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Former BC Green Party leader Andrew Weaver slams Premier David Eby, praises Conservatives' John Rustad


Former BC Green Party leader Andrew Weaver is treading back into B.C. politics, slamming NDP Premier David Eby in an opinion piece in the Vancouver Sun, and showering praise on BC Conservative Leader John Rustad. He echoed those sentiments in an interview with CTV News Wednesday.

“(Rustad) reminds me a lot of John Horgan in that he's a listener. He's somebody that will listen to you, will disagree with you, but is open to change his views,” said Weaver.

Weaver is a climate scientist and one of the architects of the province's climate plan: CleanBC. He forged an alliance – and famous bromance – with Horgan that propelled the NDP to power in 2017, but he's critical of Horgan's successor.

“What we're looking for is someone who's authentic, who’s willing to talk to us, who’s willing to listen,” he said.

John Rustad opposes the carbon tax and CleanBC. He was kicked out of BC United for his views on climate change, but Weaver says they aren’t that far apart on the environment.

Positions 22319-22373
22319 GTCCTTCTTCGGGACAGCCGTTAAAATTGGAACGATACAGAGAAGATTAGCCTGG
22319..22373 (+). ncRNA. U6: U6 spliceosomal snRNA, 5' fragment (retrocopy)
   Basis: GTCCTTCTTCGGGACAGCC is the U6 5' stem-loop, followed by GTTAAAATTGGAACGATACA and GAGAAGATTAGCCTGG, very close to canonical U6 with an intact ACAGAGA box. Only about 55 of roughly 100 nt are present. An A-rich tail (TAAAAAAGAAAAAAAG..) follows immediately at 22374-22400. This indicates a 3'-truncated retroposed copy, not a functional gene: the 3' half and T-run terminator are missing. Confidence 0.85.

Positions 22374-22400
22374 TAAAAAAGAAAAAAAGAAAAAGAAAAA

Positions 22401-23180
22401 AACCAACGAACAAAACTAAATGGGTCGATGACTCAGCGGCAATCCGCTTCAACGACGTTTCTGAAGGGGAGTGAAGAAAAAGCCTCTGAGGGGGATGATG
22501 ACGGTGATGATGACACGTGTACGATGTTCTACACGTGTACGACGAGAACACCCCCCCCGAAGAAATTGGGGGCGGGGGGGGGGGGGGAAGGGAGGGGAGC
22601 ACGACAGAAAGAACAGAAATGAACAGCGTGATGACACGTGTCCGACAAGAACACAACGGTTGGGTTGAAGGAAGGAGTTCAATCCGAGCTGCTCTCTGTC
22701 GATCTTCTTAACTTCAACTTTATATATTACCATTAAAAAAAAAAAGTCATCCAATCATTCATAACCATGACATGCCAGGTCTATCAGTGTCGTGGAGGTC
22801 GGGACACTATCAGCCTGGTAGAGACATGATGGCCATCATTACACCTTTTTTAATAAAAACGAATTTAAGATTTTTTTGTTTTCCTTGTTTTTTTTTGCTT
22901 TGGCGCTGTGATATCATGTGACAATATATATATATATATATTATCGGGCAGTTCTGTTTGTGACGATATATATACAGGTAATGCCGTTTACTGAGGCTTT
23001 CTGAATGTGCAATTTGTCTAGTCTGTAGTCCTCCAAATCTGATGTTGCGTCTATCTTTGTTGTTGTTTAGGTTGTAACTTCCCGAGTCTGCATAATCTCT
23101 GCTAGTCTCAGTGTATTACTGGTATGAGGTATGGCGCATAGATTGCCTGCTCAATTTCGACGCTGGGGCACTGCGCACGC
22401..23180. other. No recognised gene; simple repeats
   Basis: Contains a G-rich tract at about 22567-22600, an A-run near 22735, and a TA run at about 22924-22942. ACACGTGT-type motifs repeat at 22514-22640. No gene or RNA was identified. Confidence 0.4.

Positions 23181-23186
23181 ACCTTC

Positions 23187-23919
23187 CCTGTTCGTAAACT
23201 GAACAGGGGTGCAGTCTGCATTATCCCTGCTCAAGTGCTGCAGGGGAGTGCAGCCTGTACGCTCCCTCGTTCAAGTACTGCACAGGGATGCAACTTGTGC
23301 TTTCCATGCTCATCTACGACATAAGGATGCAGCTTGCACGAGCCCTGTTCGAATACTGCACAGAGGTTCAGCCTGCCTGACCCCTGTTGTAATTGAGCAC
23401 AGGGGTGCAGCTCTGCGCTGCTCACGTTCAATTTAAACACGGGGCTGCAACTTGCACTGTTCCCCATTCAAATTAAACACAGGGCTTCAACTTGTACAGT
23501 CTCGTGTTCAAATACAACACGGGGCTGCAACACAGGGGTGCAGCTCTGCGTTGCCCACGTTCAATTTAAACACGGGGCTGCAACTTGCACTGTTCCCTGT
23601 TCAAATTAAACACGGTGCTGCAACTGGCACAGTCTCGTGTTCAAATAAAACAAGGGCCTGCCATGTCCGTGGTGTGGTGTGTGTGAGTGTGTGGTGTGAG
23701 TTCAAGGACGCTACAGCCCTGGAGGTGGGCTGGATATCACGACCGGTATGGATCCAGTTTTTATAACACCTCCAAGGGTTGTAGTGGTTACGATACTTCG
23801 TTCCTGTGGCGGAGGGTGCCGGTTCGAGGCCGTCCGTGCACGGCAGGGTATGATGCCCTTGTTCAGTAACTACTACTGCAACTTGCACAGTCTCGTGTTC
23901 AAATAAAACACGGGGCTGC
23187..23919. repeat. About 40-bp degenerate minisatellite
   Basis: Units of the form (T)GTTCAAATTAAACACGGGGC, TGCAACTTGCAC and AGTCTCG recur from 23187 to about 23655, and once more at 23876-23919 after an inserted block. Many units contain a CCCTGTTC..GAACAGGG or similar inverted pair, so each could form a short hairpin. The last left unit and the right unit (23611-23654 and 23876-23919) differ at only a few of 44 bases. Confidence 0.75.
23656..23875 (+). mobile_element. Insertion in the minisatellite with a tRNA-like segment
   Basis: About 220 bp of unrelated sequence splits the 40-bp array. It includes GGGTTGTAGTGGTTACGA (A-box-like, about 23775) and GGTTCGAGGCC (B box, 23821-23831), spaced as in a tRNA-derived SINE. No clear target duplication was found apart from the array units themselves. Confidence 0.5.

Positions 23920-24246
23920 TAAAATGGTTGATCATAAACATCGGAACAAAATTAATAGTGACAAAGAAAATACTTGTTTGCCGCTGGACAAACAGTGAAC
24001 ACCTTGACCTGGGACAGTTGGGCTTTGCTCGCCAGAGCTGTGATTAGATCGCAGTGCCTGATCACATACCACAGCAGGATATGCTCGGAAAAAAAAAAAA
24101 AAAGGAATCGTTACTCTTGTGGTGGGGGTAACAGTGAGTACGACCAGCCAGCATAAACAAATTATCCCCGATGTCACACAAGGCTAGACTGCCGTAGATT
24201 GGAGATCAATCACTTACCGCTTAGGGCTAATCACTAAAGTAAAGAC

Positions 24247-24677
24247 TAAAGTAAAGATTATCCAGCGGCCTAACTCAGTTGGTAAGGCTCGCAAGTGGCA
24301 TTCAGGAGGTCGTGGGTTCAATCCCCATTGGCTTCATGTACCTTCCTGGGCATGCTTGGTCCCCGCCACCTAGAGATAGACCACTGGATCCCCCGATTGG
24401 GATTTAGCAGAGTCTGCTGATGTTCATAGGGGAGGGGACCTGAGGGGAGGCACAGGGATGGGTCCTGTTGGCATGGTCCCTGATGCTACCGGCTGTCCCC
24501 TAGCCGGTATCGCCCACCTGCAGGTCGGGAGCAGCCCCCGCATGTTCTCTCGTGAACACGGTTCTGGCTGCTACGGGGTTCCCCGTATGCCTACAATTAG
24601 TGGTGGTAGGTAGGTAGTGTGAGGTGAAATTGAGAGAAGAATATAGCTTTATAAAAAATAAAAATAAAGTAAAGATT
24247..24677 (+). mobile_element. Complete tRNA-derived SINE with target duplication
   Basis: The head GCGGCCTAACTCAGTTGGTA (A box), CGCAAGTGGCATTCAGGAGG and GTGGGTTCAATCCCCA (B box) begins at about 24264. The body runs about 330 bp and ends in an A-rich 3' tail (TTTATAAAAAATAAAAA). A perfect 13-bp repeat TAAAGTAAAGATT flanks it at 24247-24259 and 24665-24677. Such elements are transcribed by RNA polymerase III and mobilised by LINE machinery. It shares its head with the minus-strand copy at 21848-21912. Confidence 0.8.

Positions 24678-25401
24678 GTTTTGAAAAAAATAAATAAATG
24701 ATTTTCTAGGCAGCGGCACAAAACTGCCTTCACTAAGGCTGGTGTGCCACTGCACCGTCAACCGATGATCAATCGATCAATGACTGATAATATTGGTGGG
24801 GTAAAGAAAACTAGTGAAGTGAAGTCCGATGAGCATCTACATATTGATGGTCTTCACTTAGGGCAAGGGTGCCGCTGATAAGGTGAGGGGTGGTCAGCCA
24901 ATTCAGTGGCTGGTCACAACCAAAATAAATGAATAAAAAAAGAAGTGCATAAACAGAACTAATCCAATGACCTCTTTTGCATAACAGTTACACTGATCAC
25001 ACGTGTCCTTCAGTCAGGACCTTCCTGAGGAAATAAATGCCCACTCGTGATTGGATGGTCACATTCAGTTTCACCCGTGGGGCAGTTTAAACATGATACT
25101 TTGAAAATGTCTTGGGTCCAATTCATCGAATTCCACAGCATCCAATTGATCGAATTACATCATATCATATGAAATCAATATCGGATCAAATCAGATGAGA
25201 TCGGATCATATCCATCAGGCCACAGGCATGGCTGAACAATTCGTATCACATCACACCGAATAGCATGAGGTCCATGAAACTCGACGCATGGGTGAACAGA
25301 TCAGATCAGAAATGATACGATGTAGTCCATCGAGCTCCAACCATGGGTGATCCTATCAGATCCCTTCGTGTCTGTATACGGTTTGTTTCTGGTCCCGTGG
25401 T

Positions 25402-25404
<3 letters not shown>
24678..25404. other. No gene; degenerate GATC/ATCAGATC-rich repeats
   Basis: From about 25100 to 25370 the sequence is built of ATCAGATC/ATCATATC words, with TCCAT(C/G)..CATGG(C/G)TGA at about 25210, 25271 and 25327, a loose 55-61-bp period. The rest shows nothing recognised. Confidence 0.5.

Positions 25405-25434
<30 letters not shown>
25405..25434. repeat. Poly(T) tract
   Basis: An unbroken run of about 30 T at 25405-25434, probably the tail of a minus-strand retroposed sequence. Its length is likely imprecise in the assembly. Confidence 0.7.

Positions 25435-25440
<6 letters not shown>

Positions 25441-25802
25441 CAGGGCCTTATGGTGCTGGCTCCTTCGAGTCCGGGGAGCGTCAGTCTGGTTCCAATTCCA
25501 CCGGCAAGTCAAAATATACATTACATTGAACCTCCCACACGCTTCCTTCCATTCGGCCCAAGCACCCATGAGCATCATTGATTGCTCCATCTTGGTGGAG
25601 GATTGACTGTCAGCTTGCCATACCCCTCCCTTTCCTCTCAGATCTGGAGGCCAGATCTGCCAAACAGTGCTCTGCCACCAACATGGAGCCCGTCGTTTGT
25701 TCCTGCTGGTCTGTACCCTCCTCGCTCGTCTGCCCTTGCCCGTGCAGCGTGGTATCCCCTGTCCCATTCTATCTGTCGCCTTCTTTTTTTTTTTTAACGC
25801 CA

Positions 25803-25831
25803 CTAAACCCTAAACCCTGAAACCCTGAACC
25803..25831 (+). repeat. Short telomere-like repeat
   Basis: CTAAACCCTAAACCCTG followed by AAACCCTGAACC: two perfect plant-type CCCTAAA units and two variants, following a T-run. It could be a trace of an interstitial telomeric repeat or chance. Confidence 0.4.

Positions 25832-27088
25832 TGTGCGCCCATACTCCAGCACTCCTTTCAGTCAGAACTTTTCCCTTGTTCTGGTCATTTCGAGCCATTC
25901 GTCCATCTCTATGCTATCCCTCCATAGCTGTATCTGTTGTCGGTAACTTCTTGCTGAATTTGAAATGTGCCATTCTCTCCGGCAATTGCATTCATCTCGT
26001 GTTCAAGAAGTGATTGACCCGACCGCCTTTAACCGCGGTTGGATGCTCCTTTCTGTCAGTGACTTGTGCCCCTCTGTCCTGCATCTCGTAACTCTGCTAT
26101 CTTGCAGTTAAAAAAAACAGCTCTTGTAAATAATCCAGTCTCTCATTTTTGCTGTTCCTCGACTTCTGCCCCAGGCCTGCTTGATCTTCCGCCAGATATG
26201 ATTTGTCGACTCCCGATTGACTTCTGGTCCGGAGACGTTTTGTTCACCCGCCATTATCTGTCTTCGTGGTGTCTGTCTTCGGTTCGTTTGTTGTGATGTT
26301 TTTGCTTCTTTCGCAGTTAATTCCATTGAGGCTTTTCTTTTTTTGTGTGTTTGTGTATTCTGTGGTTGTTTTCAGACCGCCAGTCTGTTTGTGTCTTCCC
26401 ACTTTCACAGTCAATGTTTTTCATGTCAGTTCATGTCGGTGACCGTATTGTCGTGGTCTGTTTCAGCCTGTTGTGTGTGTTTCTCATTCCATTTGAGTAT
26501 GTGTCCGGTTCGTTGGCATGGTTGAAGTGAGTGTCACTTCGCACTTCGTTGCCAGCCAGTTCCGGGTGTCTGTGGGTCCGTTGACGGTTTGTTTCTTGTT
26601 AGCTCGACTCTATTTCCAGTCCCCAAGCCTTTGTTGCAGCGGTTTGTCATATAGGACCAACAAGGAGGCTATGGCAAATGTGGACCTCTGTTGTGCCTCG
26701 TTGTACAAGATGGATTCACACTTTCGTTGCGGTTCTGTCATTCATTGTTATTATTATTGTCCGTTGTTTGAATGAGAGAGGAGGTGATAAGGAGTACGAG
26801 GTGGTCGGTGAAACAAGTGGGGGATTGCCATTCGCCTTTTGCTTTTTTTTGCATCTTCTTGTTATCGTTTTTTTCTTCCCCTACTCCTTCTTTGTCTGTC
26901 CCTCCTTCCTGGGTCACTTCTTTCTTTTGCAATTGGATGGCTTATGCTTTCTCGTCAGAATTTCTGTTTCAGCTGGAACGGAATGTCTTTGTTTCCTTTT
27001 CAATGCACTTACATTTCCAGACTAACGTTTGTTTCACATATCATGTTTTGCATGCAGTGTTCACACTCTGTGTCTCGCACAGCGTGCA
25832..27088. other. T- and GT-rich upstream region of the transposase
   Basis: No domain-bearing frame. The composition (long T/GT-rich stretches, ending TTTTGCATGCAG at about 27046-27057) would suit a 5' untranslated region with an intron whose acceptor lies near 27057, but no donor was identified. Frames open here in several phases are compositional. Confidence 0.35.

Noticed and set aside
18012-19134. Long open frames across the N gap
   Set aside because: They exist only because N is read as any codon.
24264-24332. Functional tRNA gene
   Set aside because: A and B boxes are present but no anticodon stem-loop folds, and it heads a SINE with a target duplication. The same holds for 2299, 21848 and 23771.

“He reacts as some do, and frankly I do too, to some of the alarmist rhetoric that’s out there,” said Weaver Wednesday.

Rustad welcomed Weaver's praise on Wednesday, and returned the volley.

“Quite frankly, I think he would make a great candidate for us if we could ever find a place if he would be interested in running for us,” said Rustad.

Rustad says climate change exists – and humans are contributing to it – but argues it isn't an existential threat or a crisis.

“I don't even think that it’s the worst thing we're facing in this province, in terms of British Columbia,” he said.

Environment Minister George Heyman told CTV News Wednesday that Rustad’s comments on climate change are frightening, and he is disturbed by the possibility that Rustad could destroy everything he has worked on for the past seven years, including with Andrew Weaver.

Weaver's comments are evidence of more momentum for the BC Conservatives, said UBC political scientist, Gerald Baier.

“It certainly suggests that there is still quite a lot of coalescing around the BC Conservatives as the alternative to the BC NDP,” said Baier.

It’s momentum that the premier acknowledged Tuesday, saying he'd "probably" be running against Rustad when asked who his main opponent will be this fall.

Weaver said Wednesday he has no plans to run for office, but would be happy to be a climate advisor to Rustad, a position he said is more like an economic advisor. Top Stories

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